This I hope can happen as it can help so many people, if it helps just one person or helps undiagnosed people to see it, then I will feel like I have done something very productive and will continue the fight for this disease to be recognised not only by sufferers but most importantly by medical profession to recognise symptoms way sooner than it took for me to get diagnosed

If I had to make changes to this organization, I would...

Make it so that people can visually see any seminars or meetings through social media or any other media to countries who still don't recognise this as a disease, so that people can be diagnosed way sooner than years like me

Will you volunteer or donate to this organization?

Definitely

How much of an impact do you think this organization has?

Life-changing

When was your last experience with this nonprofit?

2013

Was this review helpful? 
Role: Board Member
Rating: 4 stars  

1 person found this review helpful

As a former member of the BOD at the Foundation for 6 years, it was gratifying to see how this organization works tirelessly to advocate for public awareness and individual support for those in extreme need.
I feel that educating the public and the medical community is something that the Foundation does very well. The new updated website allows individuals the opportunity to access current information regarding this disease. It is so important to support the Foundation so that the continued research will give hope to those who have not been helped by the current medications.
It was a very rewarding experience to be on the BOD, and I would highly recommend that you give of yourself to help those who are so desperate.

Will you volunteer or donate to this organization beyond what is required of board members?

Likely

How much of an impact do you think this organization has?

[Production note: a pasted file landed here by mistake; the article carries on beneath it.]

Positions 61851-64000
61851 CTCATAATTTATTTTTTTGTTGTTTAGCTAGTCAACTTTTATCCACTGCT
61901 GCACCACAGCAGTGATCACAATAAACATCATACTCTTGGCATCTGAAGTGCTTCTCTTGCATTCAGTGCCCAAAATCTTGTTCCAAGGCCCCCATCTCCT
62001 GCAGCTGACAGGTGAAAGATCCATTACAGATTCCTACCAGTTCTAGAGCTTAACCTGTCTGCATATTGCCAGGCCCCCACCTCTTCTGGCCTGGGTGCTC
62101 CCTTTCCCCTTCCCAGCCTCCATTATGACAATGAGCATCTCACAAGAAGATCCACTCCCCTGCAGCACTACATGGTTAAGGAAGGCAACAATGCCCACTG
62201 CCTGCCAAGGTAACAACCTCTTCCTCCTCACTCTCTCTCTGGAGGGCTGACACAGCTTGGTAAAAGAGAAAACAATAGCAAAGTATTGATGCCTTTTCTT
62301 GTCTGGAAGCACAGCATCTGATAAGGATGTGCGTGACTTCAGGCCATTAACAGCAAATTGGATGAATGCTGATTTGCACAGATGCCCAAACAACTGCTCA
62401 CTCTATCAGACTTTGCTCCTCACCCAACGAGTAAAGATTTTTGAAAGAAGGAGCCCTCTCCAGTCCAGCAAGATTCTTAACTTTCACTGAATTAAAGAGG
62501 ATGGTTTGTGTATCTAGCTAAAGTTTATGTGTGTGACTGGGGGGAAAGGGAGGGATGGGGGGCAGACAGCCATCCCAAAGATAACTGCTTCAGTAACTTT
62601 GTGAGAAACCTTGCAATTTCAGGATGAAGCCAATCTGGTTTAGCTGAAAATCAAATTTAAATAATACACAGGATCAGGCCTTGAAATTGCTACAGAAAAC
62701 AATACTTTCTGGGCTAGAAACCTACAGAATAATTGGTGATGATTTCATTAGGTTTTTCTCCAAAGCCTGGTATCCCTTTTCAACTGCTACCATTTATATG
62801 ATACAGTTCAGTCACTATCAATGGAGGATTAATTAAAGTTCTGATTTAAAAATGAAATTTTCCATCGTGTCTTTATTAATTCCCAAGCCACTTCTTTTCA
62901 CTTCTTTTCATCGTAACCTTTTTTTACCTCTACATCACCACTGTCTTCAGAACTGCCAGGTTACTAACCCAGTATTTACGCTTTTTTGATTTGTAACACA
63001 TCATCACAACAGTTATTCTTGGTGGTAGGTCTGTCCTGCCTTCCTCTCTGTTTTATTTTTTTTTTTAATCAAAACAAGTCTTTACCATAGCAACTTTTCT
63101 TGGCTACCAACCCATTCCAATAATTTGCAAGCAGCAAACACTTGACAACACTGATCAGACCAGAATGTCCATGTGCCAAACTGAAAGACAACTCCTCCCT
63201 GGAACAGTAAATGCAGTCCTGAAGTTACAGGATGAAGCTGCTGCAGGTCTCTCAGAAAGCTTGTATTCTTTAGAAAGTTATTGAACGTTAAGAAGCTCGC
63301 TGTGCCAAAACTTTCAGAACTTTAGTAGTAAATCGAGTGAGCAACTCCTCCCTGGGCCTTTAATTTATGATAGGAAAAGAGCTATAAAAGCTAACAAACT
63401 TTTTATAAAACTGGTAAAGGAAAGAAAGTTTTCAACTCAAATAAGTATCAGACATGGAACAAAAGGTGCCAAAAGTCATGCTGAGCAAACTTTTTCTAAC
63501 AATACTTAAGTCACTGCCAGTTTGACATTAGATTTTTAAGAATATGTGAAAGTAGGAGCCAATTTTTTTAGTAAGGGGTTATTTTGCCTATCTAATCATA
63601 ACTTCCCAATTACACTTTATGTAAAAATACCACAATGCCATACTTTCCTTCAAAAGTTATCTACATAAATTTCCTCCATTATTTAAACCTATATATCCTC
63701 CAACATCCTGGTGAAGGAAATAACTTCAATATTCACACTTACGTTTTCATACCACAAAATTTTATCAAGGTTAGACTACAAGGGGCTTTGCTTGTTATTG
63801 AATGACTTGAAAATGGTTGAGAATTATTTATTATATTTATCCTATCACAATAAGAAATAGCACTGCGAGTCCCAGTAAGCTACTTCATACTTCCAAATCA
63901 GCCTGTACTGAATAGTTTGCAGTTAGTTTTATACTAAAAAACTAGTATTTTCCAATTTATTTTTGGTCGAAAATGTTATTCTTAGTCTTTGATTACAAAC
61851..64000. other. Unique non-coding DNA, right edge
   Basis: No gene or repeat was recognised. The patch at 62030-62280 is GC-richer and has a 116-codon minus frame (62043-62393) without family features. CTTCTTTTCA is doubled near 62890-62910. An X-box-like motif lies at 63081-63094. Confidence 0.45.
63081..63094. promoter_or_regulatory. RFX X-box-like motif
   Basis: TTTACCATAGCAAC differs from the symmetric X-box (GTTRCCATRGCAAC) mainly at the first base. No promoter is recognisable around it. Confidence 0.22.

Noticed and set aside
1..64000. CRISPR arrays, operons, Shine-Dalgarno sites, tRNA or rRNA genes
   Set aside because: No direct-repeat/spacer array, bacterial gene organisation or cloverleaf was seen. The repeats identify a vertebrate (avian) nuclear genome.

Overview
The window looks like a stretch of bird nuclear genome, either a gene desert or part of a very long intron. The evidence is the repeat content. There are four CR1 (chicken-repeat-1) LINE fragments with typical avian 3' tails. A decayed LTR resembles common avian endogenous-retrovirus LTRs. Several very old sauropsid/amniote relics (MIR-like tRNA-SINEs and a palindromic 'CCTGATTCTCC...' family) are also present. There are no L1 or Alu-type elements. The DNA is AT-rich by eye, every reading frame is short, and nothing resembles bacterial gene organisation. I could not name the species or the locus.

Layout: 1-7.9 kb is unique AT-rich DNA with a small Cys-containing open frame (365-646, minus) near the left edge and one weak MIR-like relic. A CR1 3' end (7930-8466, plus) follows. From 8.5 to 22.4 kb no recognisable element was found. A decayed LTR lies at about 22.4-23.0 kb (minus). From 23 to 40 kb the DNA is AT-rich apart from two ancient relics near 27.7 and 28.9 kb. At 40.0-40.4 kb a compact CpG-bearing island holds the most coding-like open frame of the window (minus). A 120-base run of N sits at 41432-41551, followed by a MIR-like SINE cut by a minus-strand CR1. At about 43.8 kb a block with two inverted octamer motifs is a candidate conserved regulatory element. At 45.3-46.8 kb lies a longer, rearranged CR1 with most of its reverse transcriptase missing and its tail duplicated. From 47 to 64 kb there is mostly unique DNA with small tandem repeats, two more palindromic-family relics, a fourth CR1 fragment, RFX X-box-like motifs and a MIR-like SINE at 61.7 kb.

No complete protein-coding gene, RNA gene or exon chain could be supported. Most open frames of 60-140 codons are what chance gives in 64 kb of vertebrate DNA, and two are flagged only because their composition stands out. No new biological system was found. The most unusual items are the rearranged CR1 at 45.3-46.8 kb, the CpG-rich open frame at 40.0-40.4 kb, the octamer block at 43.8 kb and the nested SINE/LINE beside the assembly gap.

Life-changing

Will you tell others about this organization?

Definitely

When was your last experience with this nonprofit?

2012

Was this review helpful? 
Rating: 5 stars  

1 person found this review helpful

A lifetime of agony. Dr's visits at very young age. He's "just fidgety or hyperactive" were the comments. How else at such a young age of 8 yrs old do I explain this to anyone. Fatigued each and every day of my life from little sleep. Old enough to understand the effects of drug and alcohol; I seek to medicate myself with disastrous results.God, I plead, what is wrong with me?! THANK GOD FOR THIS ORGANIZATION! Someone knows and understands what was going on all along!

If I had to make changes to this organization, I would...

Too new a member to critique my new found lifeline! Maybe later I'll have some great ideas. But for now, I wouldn't change a thing!

How would you describe the help you got from this organization?

Life-changing

How likely are you to recommend this organization to a friend?

Definitely

How do you feel you were treated by this organization?

Very Well

When was your last experience with this nonprofit?

2013

Was this review helpful? 
Role: Board Member
Rating: 5 stars  


I can't help but wonder where I would be today had I not found the WED/RLS Foundation when I did. I was suffering from uncontrollable and severe leg 'symptoms' that were getting progressively worse and controlled only with strong narcotics. Where would that have led me ??? At that time, I didn't even have a name for what was happening to me nor could I find a doctor any wiser. And then I heard about THIS FOUNDATION !!! The Foundation was still pretty new at that time (1990's) and their information compared with today was pretty sketchy. However it was also evident t that I was not alone and others were not only volunteering their time to help search for answers but willing to share what they had learned. Importantly, I found some relief from this miserable condition.
I'm a strong believer in 'giving back' and I decided to try to help in any way I could so others would have an easier time.

As a result I sat on the Board for six years, have volunteered for our local Support Group and am on the Canadian WED/RLS board. I've specifically targeted the medical community and my particular interest is in our 'aging population' (since I am one!) and the multiple problems this disease can exacerbate.

Without the direction of the Foundation none of this would have been possible. I owe a great debt .
Much is left to be done. I hope others with this condition will help us continue to find answers. We can always use your help.

Will you volunteer or donate to this organization beyond what is required of board members?

Definitely

How much of an impact do you think this organization has?

Life-changing

Will you tell others about this organization?

Definitely

When was your last experience with this nonprofit?

2013

Was this review helpful?